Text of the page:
Research Topic

Cellular Transport and Metabolism of Nutrients, Natural Toxins, Pollutants, and Drugs in the Digestive System of Fish and Aquatic Invertebrates

About this Research Topic

In addition to absorbing nutrients, the intestine is the main (and in some cases, the only) entry path for xenobiotics, including natural toxins, pollutants, and drugs. In particular, xenobiotics enter the enterocytes through various transporters, such as bile salt or nutrient transporters, and are subsequently metabolized and excreted. In addition to direct entry into the intestine, xenobiotics can be transported from other organs to the liver for metabolization and/or excretion in the bile to the gastrointestinal tract during digestion. Thus, the detoxifying functions of the intestine and liver are intimately tied to the organism’s nutrition physiology. Uniquely, aquatic organisms are exposed to water borne substances, however, the underlying transport and metabolization processes are largely unknown. Comparative information on this subject is critical for understanding the ecophysiology of aquatic organisms and the ecotoxicological consequences of water quality, as well as for directing studies to improve nutrition in aquaculture.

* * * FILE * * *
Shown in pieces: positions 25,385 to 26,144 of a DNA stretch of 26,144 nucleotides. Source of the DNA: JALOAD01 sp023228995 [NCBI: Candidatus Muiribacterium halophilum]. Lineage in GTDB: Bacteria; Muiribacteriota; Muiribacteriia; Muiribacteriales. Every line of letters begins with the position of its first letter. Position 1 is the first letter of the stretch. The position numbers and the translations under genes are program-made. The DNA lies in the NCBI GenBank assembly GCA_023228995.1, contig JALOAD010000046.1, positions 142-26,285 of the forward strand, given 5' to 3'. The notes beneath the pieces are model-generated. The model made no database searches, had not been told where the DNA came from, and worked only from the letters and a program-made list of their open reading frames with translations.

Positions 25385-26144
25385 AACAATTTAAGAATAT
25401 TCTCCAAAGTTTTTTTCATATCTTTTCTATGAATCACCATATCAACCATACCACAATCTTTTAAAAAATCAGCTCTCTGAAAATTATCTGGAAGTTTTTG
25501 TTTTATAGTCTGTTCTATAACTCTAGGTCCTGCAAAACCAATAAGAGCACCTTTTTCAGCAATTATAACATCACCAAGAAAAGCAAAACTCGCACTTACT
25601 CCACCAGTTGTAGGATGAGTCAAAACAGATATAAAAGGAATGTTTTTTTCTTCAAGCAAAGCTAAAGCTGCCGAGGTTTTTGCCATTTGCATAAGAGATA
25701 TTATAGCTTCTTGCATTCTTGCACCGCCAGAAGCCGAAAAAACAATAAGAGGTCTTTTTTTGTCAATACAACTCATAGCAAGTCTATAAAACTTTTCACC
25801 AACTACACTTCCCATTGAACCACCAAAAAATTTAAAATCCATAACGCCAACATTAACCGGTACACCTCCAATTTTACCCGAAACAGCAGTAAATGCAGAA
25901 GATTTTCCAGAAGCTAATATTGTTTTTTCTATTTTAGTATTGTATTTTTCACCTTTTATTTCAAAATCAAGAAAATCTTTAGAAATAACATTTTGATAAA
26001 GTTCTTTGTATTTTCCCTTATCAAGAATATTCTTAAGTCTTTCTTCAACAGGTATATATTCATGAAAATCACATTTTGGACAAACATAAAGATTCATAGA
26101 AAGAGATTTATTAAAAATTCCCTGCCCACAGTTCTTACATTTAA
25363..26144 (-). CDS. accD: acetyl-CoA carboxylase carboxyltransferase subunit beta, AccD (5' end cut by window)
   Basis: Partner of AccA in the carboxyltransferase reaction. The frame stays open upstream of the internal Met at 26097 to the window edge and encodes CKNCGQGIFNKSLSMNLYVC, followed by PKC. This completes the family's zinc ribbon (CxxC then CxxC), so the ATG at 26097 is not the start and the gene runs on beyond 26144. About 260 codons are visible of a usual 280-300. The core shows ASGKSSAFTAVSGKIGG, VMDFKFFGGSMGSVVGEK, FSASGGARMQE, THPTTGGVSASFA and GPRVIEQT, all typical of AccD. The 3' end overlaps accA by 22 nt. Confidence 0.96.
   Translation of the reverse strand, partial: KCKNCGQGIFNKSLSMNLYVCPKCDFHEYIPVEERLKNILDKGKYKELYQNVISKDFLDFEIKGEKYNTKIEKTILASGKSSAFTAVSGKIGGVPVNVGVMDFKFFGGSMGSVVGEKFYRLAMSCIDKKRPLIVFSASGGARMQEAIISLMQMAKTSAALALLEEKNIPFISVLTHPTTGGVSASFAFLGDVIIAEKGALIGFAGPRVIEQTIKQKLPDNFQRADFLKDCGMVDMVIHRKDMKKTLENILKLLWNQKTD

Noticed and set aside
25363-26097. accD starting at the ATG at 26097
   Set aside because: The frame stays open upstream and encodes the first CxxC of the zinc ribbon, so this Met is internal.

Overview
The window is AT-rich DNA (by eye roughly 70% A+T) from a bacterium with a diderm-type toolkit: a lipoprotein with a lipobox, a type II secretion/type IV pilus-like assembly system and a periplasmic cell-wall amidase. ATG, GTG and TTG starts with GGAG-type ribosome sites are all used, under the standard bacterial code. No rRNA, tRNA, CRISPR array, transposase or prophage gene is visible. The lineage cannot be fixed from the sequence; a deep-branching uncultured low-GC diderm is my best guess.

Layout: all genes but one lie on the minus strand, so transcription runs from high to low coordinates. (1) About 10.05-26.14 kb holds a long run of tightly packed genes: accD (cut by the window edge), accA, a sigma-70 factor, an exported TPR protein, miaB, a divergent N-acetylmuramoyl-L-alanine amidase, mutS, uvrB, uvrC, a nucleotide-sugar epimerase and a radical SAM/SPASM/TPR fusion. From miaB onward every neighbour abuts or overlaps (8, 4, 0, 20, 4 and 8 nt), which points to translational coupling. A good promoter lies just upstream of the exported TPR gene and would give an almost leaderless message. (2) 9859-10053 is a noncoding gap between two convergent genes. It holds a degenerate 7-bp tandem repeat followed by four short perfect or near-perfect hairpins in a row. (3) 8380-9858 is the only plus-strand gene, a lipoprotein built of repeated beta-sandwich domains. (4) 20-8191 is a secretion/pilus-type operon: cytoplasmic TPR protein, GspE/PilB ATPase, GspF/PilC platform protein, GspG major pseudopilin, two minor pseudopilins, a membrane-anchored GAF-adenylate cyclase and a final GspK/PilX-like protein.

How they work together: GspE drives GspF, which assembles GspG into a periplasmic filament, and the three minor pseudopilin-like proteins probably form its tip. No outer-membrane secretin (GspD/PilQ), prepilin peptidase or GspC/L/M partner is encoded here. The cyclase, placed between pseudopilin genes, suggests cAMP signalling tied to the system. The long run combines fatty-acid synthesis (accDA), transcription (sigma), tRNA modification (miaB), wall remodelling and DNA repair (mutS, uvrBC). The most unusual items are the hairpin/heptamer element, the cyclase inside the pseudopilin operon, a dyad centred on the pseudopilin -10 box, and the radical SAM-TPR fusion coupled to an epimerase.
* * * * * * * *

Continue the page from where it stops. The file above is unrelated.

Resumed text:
In this Research Topic, we aim to gather comparative information and to build an integrative view of the cellular transport and metabolization of nutrients, metabolites and xenobiotics, as well as the regulation of these functions, in the digestive systems of aquatic organisms. This physiological view includes ecotoxicological and fishery perspectives, for conservation, aquaculture, and environmental applications. Further, while this collection will provide a unique perspective on the challenges faced by fish and aquatic invertebrates, by exploring the physiology of these organisms we can ultimately offer comparisons and insights for human physiology. Hence the goal of this Research Topic is to provide a breadth of knowledge on the handling of nutrients, natural toxins, pollutants, and drugs in fish and invertebrates for ecological, toxicological, and conservation applications. This knowledge can be used in a variety of industries, from aquaculture to medicine.